Kaiser Chiefs – Education, Education, Education & War review

Released: 2014. Review originally published March 31st, 2014

Not many groups made it out of the mid noughties indie resurrection intact, but the Kaiser Chiefs have made a living from being much more than meets the ear. Whilst it would be stretching a point to describe the Leeds band as Promethean, they have throughout their decade-plus career managed to subtly challenge some of the little prejudices of their audience without confronting them, whether they be the tabloid consuming reactionaries of The Angry Mob or I Predict A Riot’s working class pugilists. If this prompted much soul searching amongst the majority wasn’t really the point; here were a band that were willing to treat their own music like a cultural Trojan Horse, their words a conscientious objector’s manifesto on the back of a lager stained beermat.

Much has happened since their last album The Future Is Medieval three years ago. As  their principal songwriter, drummer Nick Hodgson’s departure was a significant blow, but equally singer Ricky Wilson conscious transformation from musician to entertainer was a clear sign of the boat rocking more than a little. To an extent the disruption also drew attention away from the record’s gimmicky formatting, as whilst the principal of self assembly was all very egalitarian, underneath it was hard to escape the feeling that the band were unclear on which material their starting eleven consisted of.

Wilson’s stint on talent show The Voice has in fact done as much if not more to promote Education, Education, Education & War than any format hopping could ever do, and despite the line up change – Vijay Mistry replacing Hodgson – its ten songs speak to a robust sense of continuity. This stiff upper lip Brio fits the antiquated, First World War presentation, although the title is a take on the equally blood stained regime of twenty first century Prime Minister Tony Blair.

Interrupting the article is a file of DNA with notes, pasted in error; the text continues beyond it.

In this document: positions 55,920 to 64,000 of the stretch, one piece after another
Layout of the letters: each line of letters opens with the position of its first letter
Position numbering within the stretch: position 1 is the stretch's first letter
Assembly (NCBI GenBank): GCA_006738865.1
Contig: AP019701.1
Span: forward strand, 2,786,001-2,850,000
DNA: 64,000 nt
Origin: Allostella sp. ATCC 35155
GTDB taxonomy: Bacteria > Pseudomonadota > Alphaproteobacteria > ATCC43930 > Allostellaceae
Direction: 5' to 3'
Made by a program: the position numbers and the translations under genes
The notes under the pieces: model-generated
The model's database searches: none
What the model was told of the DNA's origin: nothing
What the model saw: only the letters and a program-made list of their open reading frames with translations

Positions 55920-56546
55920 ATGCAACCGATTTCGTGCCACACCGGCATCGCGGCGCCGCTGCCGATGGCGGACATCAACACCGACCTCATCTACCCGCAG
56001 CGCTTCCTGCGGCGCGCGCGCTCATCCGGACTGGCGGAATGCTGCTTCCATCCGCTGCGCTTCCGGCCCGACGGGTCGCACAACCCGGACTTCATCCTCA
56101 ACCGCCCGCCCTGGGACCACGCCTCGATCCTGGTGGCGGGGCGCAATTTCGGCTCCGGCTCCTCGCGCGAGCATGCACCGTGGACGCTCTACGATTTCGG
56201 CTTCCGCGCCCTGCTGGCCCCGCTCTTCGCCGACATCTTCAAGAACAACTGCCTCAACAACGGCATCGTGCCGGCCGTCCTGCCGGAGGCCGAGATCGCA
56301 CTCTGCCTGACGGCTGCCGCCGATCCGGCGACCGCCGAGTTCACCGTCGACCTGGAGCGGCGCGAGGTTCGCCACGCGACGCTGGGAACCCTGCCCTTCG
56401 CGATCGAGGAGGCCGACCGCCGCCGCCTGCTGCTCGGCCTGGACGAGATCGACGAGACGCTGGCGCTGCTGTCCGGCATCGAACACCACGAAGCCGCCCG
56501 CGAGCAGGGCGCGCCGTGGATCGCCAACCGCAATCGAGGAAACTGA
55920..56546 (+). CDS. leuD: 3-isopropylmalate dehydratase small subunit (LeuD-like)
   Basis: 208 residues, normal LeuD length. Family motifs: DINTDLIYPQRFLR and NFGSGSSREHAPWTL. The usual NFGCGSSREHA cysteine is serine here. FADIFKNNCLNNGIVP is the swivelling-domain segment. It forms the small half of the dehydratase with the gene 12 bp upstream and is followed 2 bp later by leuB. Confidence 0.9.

In the past the most straightforward criticism of the Chiefs music was in its apparent disposability, but now maybe in spite rather than because of the flak sent their way, this is patently their grown up album, with guitarist Andy White solo-ing through it enthusiatically to his heart’s content. On Coming Home for instance they’re collectively shifting gears from frivolous to anthemic, laying to rest the skittish, been 30 seconds since a whoa-ho/chorus dynamic which has (Sometimes) held back even their best moments. These broader vistas are also apparent on Meanwhile Up In Heaven and Misery Company, both examples of the more immersive streak which the new writers co-operative have jointly contributed to.

There will be those wandering if there are any tell tale marks lingering from the Wilson-Hodgson breakup, it being after all the ending of New Yorkshire’s most enduring bromance. There are obvious traces, as on the refrain of  Bows & Arrows: “You and me on the frontline/You and me every time/Its always you and me/We’re bows and arrows” – but despite a jigsaw piece being missing, the full picture is still easily discernible. There are also throwback moments, such as the shades of ..Predict A Riot at the free-wheeling start of Ruffians Are On Parade, but one of the album’s apex moments isn’t fought out on the Leeds side streets that you slip down, but via geo-politics as an Xbox game.

There have been many rumours of the Kaiser Chiefs demise, but despite the clumsiness of its title Education, Education, Education & War is the strongest signal yet that they remain defiant in the face of critical indifference. Erudite but still willing to grab the moment, they’re unashamedly an everyman band with the capacity to whittle away at the world’s wrongest common denominators. As for Ricky Wilson, his career morphing seems to have taken successfully, meaning surely that the tramps on Boar Lane will, for the foreseeable future, remain unsatisfied.